Some Western commentators have called him "the Iranian Lech Walesa" after the Polish trade unionist who helped bring down the Communist empire. The mullahs ruling Iran, however, regard him as "a dangerous enemy of Islam".
The man himself, Mansoor Osanloo, a 48-year old leader of one of the many illegal trade unions that have sprung up in Iran in the past few years, shies way from both sobriquets.
"We do not have a political agenda," he says. "All we are asking for is for Iranian workers to be treated as free human beings, not as slaves."
Osanloo first made his name in 2004 when along with 14 fellow-workers he created the Syndicate of Workers of the Tehran United Bus Company.
Within weeks, most employees of the company, owned by the Tehran municipality and controlled by the Ministry of the Interior, had joined the new union. That left the so-called Islamic Workers Council, a regime-sponsored organ imposed in many industries as an ersatz trade union, exposed and isolated. Workers across the country soon emulated the example set by the Tehran public transport employees. On this year's International Labour Day more than 400 free trade unions, boasting a membership of millions, raised their banners in Tehran.
Osanloo and his colleagues were among the founders of the Workers Organisations and Activists Coordination Council (WOACC) which is emerging as the principal voice of wage earners, especially in the public sector that accounts for more than 70 per cent of the Iranian economy.
The emergence of independent trade unions has meant the demise of Islamic Councils in many work places and the virtual death of the so-called Workers' House set up by the mullahs to control labour. Hundreds of mullahs who headed the Islamic Councils, often enjoying high salaries and perks, have been chased away by the free unions.
Osanloo was first jailed in 2005 when his union organised an original form of strike in Tehran.
This consisted of bus workers announcing free rides for all comers. When the authorities sent armed security men to deal with the situation, the workers went on strike, bringing Tehran, a megapolis of some 12 million inhabitants to a virtual halt.
The authorities then tried terror and intimidation. A group of 300 members of the Iranian branch of Hezbollah, armed with clubs and knives, attacked Osanloo and his colleagues and beat up their families, including small children.
Osanloo himself suffered knife wounds, including a deep cut in his tongue, inflicted by a Hezbollah member who had vowed to "silence the enemy of Islam".
A partial return to work was soon interrupted when bus drivers refused to implement a new rule under which female passengers were confined to back seats of the buses which, in practice, meant that more than 80 per cent of the seats in Tehran's double-decker buses were reserved for men.
Anxious to prevent a prolonged strike, the authorities released Osanloo eight months later, only to re-arrest him, again without charge.
In February, he was presented at a one-day trial held in camera.
"They had a file against me running into 1,300 dense pages," Osanloo says. "I wonder how the judge could go through all that in a single day."
Released from prison last March on bail of Â£164,000, a huge fortune in Iran, Osanloo was allowed to travel to London and Brussels earlier this month to address the annual conferences of the International Transport Workers Federation and the International Trade Unions Conference.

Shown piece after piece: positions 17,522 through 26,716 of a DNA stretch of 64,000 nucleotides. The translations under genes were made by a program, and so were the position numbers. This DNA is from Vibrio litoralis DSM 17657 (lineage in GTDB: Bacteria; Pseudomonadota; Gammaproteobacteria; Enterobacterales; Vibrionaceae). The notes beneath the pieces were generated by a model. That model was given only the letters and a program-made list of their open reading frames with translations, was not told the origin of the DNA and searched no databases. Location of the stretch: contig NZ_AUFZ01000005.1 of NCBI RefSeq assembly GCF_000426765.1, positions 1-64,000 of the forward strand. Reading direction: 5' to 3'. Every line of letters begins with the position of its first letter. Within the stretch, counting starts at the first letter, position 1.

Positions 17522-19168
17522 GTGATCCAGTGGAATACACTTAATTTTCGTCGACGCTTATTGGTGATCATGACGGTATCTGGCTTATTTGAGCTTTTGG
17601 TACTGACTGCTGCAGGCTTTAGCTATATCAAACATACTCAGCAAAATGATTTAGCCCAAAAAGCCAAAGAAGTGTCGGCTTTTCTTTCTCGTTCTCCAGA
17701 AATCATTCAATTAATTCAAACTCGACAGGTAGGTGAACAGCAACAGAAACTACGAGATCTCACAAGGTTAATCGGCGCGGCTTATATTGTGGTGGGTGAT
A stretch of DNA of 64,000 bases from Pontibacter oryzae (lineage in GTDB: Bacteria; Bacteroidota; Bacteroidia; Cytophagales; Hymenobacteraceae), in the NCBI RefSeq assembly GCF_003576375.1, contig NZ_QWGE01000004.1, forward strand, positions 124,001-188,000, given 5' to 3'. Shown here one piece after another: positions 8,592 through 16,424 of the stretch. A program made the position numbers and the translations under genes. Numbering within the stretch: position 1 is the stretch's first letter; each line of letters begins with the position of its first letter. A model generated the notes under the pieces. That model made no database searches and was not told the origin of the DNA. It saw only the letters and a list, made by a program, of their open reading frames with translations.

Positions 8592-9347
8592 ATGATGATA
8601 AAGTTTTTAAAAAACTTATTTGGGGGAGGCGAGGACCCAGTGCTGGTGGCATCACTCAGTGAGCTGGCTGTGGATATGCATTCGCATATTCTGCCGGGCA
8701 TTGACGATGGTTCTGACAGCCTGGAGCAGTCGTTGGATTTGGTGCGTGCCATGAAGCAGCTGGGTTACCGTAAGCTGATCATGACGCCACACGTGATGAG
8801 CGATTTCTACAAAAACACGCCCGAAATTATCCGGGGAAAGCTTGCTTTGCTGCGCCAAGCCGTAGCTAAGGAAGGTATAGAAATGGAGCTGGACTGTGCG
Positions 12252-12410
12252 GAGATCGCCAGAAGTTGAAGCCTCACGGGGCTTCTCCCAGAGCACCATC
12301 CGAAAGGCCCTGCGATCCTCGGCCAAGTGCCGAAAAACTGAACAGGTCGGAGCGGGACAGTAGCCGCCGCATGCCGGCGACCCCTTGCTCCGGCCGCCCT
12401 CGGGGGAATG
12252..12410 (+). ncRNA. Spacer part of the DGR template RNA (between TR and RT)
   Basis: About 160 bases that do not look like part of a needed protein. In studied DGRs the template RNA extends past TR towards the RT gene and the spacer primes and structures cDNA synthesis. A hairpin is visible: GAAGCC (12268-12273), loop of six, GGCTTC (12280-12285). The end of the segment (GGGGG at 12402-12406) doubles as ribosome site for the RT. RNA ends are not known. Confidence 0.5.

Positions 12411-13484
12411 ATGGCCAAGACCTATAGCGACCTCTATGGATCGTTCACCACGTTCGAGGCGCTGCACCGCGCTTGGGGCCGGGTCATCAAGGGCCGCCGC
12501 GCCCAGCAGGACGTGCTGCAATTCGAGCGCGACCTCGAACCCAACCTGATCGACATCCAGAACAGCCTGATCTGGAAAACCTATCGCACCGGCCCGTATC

Having spent almost a year in Tehran's dreaded Evin Prison, known as the "Islamic Alcatraz" on two occasions, Osanloo risks being rearrested and jailed at any moment.
Nevertheless, if the Tehran authorities had hoped that allowing him to visit abroad might tempt him to stay in exile, they would be disappointed. He has no intention of throwing in the towel.
"We are at the start of a long struggle," he said in a conversation in Brussels. "We are fighting for what is a basic human right: the right of workers to organise themselves in free and independent trade unions and negotiate conditions under which they accept employment."
The current administration in Iran, however, considers such talk as "dangerous for the faith and the state".
President Mahmoud Ahmadi-nejad has unveiled a new draft labour code under which Iranian workers would lose almost all the rights they had secured over decades of struggle and as a result of Iran's membership of the International Labour Organisation (ILO).
The philosophy behind Ahmadinejad's position is simple: the division of people into employees and employers is a "Jewish-Crusader" invention. In Islam both employers and employees are part of the ummah (the community of faithful") and bound by divine laws that cannot be questioned, let alone amended.
If enacted into law, the proposed labour code would make the formation of trade unions, theoretically allowed under the existing Constitution, illegal, abolish the minimum wage and allow employers to fire any worker they wish instantly and without compensation.
The avalanche unleashed by the Tehran transport workers more than two years ago has continued with hundreds of strikes, sit-ins and other industrial action throughout Iran. Right now an estimated 100,000 workers are on strike in a range of industries.
"Iranian workers are discovering their power," Osanloo says. "The authorities would be wise to acknowledge that power and address the legitimate grievances of workers. At present, however, there is no sign that this is the case."
Iranian author Amir Taheri is based in Europe.